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10 Effortless Things That Clutter-Free People Do Every Day

Keeping daily messes to a minimum makes chore day so much easier. Joshua Becker shares his tips for cutting clutter in his book 'The More of Less: Finding the Life You Want Under Everything You Own.'

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They make the bed

Your mom had the right idea when she told you to make your bed every morning. As the focal point of your bedroom, your bed is a big indicator of how the rest of your room looks, minimalist Joshua Becker writes in The More of Less: Finding the Life You Want Under Everything You Own. If it starts getting messy, the whole room could dissolve into disarray.

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They finish one-minute tasks right away

“Clutter is often a result of procrastination—decisions put off or small jobs left unfinished,” Becker says. Anything that can be done in less than a couple of minutes should be done immediately. Don’t wait to toss clothes in the hamper, put back the remote, or take the trash out. It’s so much easier to clean tiny bits at a time than to wait until it all builds up.

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They don’t set things on the table

Flat surfaces like counters, tables, and dressers are like magnets for clutter. Stop the mess before it begins by finding a permanent home for objects instead of dumping them down without a second thought. Keep your eyes peeled for things like toiletries and kitchen appliances that you or your family forgot to put away, and “dive in as needed to keep them clean,” Becker says. These organizational tools from Amazon will help you become the neat person you’ve always longed to be.

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They weed out junk mail

Don’t even let junk mail hit your countertop—throw it straight into the recycling bin. After all, junk mail just builds up and becomes nothing but clutter. By getting rid of promotional mail before it’s open, you’ll save time and might be less tempted to buy things you don’t need.

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They keep dishes out of the sink

A big stack of dirty dishes is ugly and unappetizing. Put plates and silverware straight in the dishwasher when you’re done eating to keep them from piling up. Better yet, wash them by hand to get them from sink to shelf even sooner, Becker says. Here are some other kitchen organization tips you should know.

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They go out of their way to find garbage

Use every trash day as a reminder to hunt through your house for anything that can be dumped, Becker says. Take stock of your fridge, go through old files, or finally organize your junk drawer.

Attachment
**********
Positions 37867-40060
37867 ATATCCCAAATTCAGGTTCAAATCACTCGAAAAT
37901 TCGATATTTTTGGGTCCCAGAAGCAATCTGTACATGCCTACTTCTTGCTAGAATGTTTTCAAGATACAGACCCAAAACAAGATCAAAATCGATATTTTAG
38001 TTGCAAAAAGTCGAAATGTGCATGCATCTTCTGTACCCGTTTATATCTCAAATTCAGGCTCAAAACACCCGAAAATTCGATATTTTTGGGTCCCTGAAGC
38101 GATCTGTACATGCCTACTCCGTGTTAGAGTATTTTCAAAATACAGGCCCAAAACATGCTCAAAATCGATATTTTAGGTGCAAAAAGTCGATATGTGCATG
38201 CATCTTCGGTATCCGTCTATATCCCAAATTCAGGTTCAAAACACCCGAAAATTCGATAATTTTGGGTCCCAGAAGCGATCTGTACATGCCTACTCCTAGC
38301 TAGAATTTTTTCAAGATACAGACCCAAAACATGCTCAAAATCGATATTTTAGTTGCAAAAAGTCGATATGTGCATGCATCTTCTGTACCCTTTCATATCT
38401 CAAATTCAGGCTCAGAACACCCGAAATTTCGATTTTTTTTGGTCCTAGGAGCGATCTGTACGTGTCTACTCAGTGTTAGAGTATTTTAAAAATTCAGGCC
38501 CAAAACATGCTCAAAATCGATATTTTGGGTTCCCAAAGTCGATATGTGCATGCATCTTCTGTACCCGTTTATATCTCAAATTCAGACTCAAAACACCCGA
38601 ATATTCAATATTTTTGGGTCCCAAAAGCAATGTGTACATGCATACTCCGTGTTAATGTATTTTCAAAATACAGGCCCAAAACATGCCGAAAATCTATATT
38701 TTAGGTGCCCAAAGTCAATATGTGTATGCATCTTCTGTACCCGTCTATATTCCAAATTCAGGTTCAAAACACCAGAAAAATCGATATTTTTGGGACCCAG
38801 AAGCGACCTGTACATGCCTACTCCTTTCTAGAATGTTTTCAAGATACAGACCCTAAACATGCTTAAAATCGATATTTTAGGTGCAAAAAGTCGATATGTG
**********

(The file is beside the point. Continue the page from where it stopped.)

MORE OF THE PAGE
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They recycle magazines and newspapers

No need to hang on to an entire publication just because there was one recipe you’d like to save or one article you want to show your partner. Clip those pages and give them a home (recipes in your recipe box, saved reads on your partner’s bedside table, etc.), then toss the rest so you don’t end up with huge stacks of magazines.

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They keep clothes off the floor

As soon as you take clothes off, put them where they belong. Dirty items should go in the hamper, and clean clothes belong back on the hanger. It takes hardly any more effort than dropping them on the bed, but your room will look substantially cleaner.

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They make space for coats

“There’s a good reason why coats, boots, and outerwear end up scattered throughout your home. It’s because your coat closet is so full that it’s a hassle to put things away and retrieve them quickly,” Becker says. Clean out your closet so there’s space on the floor for your shoes and open hangers where you can find jackets without pulling everything out.

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They scan the house every night

Make sure you wake up to a clean home by sweeping the house for clutter before you go to bed. Tell your kids to put their toys away, and place your own bags, keys, and papers where they belong.

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How to stay clutter-free for good

Joshua Becker is founder and editor of becomingminimalist.com, which encourages people to live with fewer belongings. To learn more about how cutting down on possessions could help you clean less and live fuller, pick up his book The More of Less: Finding the Life You Want Under Everything You Own.

Marissa Laliberte
Marissa Laliberte-Simonian is a London-based associate editor with the global promotions team at WebMD’s Medscape.com and was previously a staff writer for Reader's Digest. Her work has also appeared in Business Insider, Parents magazine, CreakyJoints, and the Baltimore Sun. You can find her on Instagram @marissasimonian.